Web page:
Is that measurement correct?
The importance of using tools correctly
These days I often find myself reflecting on just what a unique task circuit design is.
Controlling an invisible world.
The foremost reason that I find circuit design special is that the designer is required to design invisible phenomena, reliant on tools. Designers attempt to represent these invisible phenomena by including information on target functions and properties in schematics and programs, but ultimately you cannot tell whether these targets have been met simply by looking at the circuit. This is why we need to use measuring equipment and other tools.
Thinking back to when I first joined Kikusui, I remember just thinking how cool my coworkers’ test bench looked, covered in measuring equipment. Watching the team effortlessly switch between multiple measuring devices as they worked was like watching a pilot in the cockpit, checking instruments and flicking switches.
Before I had much hands-on design experience, I used to place complete faith in my instruments, blindly believing that when I probed a circuit, I would always get the correct reading. I know that many circuit designers can use oscilloscopes almost as if they are an extension of their own bodies to visualize waveforms. While I realize that an experienced engineer will always make sure that the probe has been correctly calibrated before using an oscilloscope, newbie engineers are prone to skip this step and start taking measurements right away. Early in my career I encountered much strife when I attempted to measure waveforms using an uncalibrated probe.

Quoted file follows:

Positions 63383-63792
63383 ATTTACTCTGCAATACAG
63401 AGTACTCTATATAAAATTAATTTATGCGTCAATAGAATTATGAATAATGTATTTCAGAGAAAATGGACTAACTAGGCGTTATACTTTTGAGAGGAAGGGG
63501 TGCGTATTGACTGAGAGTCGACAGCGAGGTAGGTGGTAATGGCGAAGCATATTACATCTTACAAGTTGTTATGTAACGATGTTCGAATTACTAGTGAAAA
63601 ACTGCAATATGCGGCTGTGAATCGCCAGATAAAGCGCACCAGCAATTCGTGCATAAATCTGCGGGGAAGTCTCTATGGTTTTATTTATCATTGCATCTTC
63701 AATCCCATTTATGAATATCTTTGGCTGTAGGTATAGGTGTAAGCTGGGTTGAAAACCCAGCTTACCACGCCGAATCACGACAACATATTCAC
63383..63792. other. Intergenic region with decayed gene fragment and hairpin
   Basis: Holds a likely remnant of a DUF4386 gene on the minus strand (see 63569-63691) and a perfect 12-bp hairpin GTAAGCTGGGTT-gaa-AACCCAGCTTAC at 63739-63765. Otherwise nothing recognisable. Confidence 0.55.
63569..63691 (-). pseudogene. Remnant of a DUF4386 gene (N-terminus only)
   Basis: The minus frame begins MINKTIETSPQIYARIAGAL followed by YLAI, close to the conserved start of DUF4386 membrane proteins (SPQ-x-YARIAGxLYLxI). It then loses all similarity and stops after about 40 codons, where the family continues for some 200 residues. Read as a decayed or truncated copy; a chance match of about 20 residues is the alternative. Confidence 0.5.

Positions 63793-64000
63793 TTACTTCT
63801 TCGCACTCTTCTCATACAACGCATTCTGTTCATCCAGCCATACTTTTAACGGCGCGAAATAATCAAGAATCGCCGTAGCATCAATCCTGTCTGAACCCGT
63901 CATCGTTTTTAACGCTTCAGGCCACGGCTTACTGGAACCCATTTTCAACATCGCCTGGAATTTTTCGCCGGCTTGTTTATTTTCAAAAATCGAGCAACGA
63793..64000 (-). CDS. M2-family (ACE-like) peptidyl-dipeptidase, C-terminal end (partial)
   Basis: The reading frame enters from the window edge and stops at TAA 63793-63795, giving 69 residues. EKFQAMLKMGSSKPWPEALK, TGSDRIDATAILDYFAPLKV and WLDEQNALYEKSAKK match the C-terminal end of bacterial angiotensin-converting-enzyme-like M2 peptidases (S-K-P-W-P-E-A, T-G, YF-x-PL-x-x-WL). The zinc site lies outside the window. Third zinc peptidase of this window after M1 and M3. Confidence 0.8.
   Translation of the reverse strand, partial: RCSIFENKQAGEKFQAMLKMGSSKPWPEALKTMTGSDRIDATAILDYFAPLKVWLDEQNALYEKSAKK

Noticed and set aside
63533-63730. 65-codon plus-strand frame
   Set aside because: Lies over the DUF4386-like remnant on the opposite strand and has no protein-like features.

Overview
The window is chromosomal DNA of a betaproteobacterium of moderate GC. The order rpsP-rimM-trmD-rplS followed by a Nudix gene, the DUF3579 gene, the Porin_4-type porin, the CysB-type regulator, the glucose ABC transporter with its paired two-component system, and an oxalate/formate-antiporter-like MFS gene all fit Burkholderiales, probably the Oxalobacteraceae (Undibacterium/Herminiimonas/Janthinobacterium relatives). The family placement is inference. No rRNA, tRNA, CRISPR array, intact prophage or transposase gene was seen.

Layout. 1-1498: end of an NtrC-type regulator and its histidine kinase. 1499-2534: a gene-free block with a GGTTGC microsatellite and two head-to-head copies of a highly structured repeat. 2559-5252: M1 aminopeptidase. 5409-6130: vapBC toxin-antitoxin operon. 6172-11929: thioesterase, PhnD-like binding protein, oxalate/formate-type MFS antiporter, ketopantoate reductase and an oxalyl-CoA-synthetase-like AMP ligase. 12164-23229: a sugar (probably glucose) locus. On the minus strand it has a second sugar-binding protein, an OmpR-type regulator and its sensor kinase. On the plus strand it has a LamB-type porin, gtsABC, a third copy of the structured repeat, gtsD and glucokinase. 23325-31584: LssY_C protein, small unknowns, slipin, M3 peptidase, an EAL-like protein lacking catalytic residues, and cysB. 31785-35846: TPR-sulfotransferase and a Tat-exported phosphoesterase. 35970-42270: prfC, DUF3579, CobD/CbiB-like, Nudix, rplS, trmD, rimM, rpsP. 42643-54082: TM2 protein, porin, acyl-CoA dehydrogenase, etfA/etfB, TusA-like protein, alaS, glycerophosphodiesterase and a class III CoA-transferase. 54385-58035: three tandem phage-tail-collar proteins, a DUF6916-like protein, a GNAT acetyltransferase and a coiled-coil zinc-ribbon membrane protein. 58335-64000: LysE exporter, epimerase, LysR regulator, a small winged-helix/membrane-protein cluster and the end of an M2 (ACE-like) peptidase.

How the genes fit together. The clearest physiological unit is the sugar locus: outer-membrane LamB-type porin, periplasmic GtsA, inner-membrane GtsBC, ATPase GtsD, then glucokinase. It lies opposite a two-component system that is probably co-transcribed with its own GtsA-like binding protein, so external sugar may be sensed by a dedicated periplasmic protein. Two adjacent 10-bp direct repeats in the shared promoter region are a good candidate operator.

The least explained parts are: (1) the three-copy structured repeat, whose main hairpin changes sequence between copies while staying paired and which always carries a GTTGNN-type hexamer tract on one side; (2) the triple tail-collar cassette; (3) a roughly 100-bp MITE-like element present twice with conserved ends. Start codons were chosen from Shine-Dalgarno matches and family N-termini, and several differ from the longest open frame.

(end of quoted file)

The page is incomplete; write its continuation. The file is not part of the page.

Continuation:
Calibrate the probe first.
There is a lot of information available explaining why oscilloscope probes need to be calibrated and the circuits that are used in probes, so I will not go into detail here. In any case, it should be evident to the reader that you will not receive a correct result if you measure a waveform with an uncalibrated probe (Figure 1).
The same is true of the digital multimeters often used in circuit design. While there is no multimeter equivalent of probe calibration, you must make sure that your multimeter is capable of correctly measuring the signal in question before embarking on measurement. If you skip this step, you might get an incorrect measurement, destroy your multimeter, or, heaven forbid, get electrocuted.
While I have named this article, "Is your measurement correct", the long version might be, "can you correctly measure the signal you are trying to measure with that set up (device being measured / measurement tool)".
Measurement tools are indispensable for circuit designers. Take this opportunity to review the specifications and method of use of your measurement tools to make sure that you get the full benefit of their functions and capabilities.
Solutions Development Department
[Major achievements in product development]
Electromagnetic compatibility testing system for automotive devices
Magnetic field test system
High-Voltage superposition ripple tester
R10 testing system